But it's not only the stars, with their lovely bone structures, who are apparently ageless, or even 65-year-old explorers who sprint up Everest (well, one, Ranulph Fiennes, anyway). I went to a leaving do this week for a colleague I worked with long ago, and was only mildly surprised to find that the room was heaving with people who hadn't changed a bit in 10 or 15 years. It was like time travel.

Age does not wither us, in the way that it once was expected to. Until we get to 75. A survey conducted by the charity and voluntary organisation WRVS has uncovered a very sudden and rather scary change in attitude when that number is reached. Once you are 75 you are perceived as being not only "vulnerable" and "dependent", but also as "unhelpful" and even, bizarrely, "rude".

There's no denying that for many individuals, some of this is true. But still, the generalisation is breathtakingly prejudiced. The biographer Claire Tomalin, at 76, is the acme of beauty, wit and cleverness. The philosopher Mary Warnock, at 85, is too intellectually formidable for words.

My oldest friend, Colin McGregor, is 90 this year. As he leapt on the bus, he waved goodbye merrily as he swung round the pole and made for the upper deck. He is a gentleman, far too polite to hog a downstairs seat when somebody more infirm might need it. The only rude thing about Colin is his health.

Thanks to the Tamils, the 'exclusion zone' has been reclaimed

The rest of Britain may be pondering whether Parliament will ever again manage to get anything useful done. But Tamils exiled on these shores continue to show naive faith in Westminster's influence, even though their 47 days of protest have seen only the comprehensive fall of their resistance organisation.

Media reports about the gathering have often focused on the "disruption" and the protests's propensity to "bring London to a standstill". The truth is that London is only ever brought to a standstill by one thing – too many cars in the centre of a city with plenty of public transport.

I sympathise with the Tamils who are making their stand in London. They are doing it because they feel helpless in any other regard. And while their actions bring no influence to bear on the trouble in their homeland, they have offered graphic illustrations of some of our own difficulties at home.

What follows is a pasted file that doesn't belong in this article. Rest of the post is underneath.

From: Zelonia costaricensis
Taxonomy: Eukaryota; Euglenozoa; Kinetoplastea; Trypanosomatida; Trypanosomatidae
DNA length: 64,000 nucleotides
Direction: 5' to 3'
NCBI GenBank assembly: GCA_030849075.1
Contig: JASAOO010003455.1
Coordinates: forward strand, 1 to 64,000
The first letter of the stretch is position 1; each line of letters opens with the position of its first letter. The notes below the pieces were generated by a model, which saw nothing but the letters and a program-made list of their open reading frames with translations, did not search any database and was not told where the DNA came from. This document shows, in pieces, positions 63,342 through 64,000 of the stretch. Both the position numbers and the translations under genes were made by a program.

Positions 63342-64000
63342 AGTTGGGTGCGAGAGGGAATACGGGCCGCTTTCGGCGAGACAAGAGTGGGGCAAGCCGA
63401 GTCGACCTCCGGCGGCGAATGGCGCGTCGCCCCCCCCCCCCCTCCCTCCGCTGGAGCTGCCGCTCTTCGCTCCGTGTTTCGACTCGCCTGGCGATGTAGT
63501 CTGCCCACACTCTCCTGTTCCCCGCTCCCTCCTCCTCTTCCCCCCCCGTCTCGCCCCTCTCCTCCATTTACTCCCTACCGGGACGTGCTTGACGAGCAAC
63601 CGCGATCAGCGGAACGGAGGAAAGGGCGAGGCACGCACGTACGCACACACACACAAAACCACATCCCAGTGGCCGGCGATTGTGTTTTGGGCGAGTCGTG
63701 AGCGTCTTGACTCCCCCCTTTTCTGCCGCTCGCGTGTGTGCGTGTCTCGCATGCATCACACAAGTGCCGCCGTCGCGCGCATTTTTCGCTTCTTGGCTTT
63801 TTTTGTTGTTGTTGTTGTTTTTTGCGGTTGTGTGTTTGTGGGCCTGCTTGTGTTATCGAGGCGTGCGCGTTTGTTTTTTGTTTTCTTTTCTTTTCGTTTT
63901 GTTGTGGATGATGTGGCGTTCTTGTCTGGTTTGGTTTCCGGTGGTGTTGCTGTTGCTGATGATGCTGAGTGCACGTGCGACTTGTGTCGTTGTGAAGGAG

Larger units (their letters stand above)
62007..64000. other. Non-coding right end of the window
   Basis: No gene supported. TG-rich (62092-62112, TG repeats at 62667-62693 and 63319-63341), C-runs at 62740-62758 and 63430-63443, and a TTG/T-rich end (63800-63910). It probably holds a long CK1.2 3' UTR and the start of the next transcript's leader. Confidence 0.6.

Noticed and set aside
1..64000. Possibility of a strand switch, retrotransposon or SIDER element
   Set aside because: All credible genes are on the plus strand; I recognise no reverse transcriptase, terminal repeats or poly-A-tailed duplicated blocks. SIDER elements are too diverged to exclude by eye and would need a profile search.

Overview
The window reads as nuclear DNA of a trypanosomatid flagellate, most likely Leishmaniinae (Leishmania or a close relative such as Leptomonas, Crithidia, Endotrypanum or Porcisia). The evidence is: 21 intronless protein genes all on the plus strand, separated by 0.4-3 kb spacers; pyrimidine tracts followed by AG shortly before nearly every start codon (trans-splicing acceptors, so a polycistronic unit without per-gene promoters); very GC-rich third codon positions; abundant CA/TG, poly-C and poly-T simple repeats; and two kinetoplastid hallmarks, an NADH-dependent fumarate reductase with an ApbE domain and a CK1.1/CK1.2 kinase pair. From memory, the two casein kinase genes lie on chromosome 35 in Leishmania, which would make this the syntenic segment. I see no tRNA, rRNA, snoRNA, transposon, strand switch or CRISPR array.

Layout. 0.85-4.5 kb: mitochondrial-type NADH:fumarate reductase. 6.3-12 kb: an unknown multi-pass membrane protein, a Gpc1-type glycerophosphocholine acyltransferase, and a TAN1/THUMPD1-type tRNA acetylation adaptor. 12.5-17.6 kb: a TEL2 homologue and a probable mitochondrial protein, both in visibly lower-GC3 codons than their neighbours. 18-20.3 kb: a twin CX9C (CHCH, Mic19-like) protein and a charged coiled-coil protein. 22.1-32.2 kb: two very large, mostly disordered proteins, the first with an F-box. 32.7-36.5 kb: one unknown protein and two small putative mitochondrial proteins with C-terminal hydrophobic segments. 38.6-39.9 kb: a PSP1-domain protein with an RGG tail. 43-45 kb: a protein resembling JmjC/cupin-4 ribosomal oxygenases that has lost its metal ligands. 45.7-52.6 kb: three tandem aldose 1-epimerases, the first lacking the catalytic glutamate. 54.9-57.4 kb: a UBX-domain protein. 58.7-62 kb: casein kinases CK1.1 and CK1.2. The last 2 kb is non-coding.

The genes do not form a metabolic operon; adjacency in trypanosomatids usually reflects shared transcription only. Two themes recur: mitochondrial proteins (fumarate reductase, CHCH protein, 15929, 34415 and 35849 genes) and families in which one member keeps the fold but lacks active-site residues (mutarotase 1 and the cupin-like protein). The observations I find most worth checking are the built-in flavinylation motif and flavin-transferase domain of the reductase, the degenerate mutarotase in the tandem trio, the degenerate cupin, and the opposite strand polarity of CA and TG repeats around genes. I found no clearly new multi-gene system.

In the week of the G20 summit I saw the Tamils being "kettled" by the police, who would not let them over Westminster Bridge to gather in Parliament Square. It was only the public revulsion against police tactics in the G20 protests that minded the police to let the protesters assemble before a sitting Parliament.

Such activity, of course, has been illegal since Parliament decided that it would rather not be discomfited by the sight of its electorate upbraiding it in the wake of unpopular and reckless decisions. That legislation is almost universally considered to have been a cowardly assault on democratic civil liberties.

Yet still one is expected to swallow the idea that the free movement of traffic is more important than the free expression of ideas and beliefs. There should be recognition that the Tamils have reclaimed the notorious "exclusion zone" against demonstration. The protesters may have done little to help Tamils. But they have helped Britain.

There are loads of advertisements around at the moment, all warning that if you lose your driving licence you'll be rendered as helpless as a child. I haven't been behind the wheel of a car for 20 years, but I'm resisting feeling infantilised by this patronising message. Especially after all those dire warnings about the collapse of sat-nav, and civilisation as we know it, unless somebody gets some hardware up there quick. Cars confer independence, do they? If freedom is sitting in a very expensive box, with an electronic voice telling you to bear left after 100 yards, I'd really rather crawl – like a baby or a line of city traffic.